(a) Under 28 USC 1498, any suit for unauthorized use of a United States patent based on the manufacture or use by or for the United States of an invention described in and covered by a patent of the United States by a contractor or by a subcontractor (at any tier) can be maintained only against the Government in the Court of Claims, and not against the contractor or subcontractor, in those cases where the Government has authorized or consented to the manufacture or use of the patented invention. Accordingly, to insure that work by a contractor or subcontractor under a Government contract may not be enjoined by reason of patent infringement, authorization and consent shall be given in the prime contract and shall apply to all subcontracts thereunder as provided below. The liability of the Government for damages in such suit against it may, however, ultimately be borne by a contractor or subcontractor in accordance with the terms of any patent indemnity clause also included in the contract or subcontract, and an authorization and consent clause may be included in the same contract or subcontract.
(b) In certain contracting situations, such as those involving demonstration projects, consideration should be given to the impact of third party-owned patents covering technology that may be incorporated in the project which may ultimately affect widespread commercial use of the project results. In such situations, patent counsel should be consulted to determine what modifications, if any, should be made to the utilization of the Authorization and Consent and Patent Indemnity provisions or what other action night be deemed appropriate.
(c) An Authorization and Consent clause shall not be used in contracts where both complete performance and delivery are to be outside the United States, its possessions or Puerto Rico.
The following contract clause shall be included in all contracts for supplies or services except when prohibited by 89-9.102(c) or in contracts for research, development, or demonstration work and in subcontracts thereunder in which the clause in 89-9.102-2 is required.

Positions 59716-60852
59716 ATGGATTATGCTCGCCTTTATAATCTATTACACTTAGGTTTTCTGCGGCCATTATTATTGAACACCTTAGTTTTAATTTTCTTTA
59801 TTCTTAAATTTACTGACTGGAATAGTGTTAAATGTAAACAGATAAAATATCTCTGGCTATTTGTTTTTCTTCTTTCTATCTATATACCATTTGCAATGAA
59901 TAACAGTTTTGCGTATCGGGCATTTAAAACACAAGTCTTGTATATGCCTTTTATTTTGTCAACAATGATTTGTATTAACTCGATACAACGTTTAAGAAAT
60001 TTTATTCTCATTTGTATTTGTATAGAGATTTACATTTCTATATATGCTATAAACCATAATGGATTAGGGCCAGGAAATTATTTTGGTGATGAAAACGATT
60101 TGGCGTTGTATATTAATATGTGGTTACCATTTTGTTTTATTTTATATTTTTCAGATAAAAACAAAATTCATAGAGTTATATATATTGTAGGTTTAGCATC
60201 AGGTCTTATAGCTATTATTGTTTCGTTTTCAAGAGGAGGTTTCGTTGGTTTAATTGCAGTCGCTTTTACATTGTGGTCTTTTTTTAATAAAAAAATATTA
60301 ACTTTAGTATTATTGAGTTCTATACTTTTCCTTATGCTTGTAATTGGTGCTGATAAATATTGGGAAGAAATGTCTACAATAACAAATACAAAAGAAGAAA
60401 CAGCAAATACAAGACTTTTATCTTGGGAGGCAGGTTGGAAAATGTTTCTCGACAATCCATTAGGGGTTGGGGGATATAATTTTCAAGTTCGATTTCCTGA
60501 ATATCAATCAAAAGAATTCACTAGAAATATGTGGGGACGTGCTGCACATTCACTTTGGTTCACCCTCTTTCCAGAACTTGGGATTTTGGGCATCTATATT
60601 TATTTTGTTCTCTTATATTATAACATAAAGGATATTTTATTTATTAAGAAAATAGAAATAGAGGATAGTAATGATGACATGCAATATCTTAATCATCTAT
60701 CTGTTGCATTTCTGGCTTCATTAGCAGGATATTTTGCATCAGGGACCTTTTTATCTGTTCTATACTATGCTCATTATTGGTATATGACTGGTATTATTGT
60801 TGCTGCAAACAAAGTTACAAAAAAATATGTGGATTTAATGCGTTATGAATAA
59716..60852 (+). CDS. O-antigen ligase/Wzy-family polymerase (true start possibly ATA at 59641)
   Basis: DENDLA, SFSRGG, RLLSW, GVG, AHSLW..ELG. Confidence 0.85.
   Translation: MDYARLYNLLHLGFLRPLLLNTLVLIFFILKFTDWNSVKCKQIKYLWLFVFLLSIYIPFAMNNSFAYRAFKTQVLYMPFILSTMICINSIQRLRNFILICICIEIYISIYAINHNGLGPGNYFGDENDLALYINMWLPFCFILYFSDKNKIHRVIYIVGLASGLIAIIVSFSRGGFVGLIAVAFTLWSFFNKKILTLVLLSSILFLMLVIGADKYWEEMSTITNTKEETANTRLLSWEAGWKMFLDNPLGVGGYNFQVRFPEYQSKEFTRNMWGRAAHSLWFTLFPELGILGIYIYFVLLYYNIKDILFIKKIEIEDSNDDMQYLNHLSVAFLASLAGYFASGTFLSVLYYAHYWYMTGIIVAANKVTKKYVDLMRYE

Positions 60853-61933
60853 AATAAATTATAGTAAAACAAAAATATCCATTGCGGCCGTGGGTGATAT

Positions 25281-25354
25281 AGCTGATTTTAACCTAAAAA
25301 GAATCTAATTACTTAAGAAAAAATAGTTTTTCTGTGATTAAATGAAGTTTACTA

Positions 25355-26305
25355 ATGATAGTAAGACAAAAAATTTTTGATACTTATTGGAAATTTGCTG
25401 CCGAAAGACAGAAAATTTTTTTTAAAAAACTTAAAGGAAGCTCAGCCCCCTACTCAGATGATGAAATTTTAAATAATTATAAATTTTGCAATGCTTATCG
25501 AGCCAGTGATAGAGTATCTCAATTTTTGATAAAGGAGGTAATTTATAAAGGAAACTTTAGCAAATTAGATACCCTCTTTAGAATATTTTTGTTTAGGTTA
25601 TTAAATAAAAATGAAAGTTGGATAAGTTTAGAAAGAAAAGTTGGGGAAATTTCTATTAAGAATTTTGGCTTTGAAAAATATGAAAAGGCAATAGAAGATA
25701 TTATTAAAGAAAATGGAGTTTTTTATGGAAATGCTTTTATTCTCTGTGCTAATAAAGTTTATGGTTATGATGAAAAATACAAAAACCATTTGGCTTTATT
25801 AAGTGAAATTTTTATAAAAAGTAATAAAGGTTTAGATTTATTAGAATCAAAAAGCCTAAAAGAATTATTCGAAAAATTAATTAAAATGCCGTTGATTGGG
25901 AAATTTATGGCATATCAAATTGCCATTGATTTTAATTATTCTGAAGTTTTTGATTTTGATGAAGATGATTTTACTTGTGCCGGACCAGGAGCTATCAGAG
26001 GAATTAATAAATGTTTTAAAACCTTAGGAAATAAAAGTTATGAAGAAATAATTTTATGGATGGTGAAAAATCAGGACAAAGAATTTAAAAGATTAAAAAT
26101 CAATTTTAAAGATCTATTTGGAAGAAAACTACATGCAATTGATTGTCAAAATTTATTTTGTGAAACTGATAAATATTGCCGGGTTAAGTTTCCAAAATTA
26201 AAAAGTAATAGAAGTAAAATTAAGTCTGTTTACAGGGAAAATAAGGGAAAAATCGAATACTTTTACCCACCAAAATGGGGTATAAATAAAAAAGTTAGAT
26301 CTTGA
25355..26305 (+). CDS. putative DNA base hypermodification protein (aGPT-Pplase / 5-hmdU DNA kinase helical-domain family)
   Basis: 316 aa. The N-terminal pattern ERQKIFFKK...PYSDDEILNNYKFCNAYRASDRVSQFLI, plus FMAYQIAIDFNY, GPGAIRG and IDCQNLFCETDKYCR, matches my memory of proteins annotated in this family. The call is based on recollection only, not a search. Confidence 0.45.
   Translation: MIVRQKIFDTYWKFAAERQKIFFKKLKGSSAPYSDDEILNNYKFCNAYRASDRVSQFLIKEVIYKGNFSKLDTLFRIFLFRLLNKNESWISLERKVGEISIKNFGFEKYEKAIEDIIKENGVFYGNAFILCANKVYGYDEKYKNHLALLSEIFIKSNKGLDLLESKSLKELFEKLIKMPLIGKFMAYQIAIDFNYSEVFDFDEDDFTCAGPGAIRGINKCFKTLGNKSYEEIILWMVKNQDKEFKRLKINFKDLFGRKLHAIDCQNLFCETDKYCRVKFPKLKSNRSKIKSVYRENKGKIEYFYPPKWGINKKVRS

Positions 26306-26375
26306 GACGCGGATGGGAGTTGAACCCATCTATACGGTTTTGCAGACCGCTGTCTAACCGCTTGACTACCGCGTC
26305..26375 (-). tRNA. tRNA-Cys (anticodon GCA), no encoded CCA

AUTHORIZATION AND CONSENT
The Government hereby gives its authorization and consent (without prejudice to any rights of indemnification) for all use and manufacture, in the performance of this contract or any part hereof or any amendment hereto or any subcontract hereunder (including any lower-tier subcontract), of any invention described in and covered by a patent of the United States (a) embodied in the structure or composition of any article the delivery of which is accepted by the Government under this contract or (b) utilized in the machinery, tools or methods the use of which necessarily results from compliance by the contractor or the using subcontractor with (i) specifications or written provisions now or hereafter forming a part of this contract, or (ii) specific written instructions given by the contracting officer directing the manner of performance. The entire liability to the Government for infringement of a patent of the United States shall be determined solely by the provisions of the indemnity clauses, if any, included in this contract or any subcontract hereunder (including all lower-tier subcontracts), and the Government assumes liability for all other infringement to the extent of the authorization and consent hereinabove granted.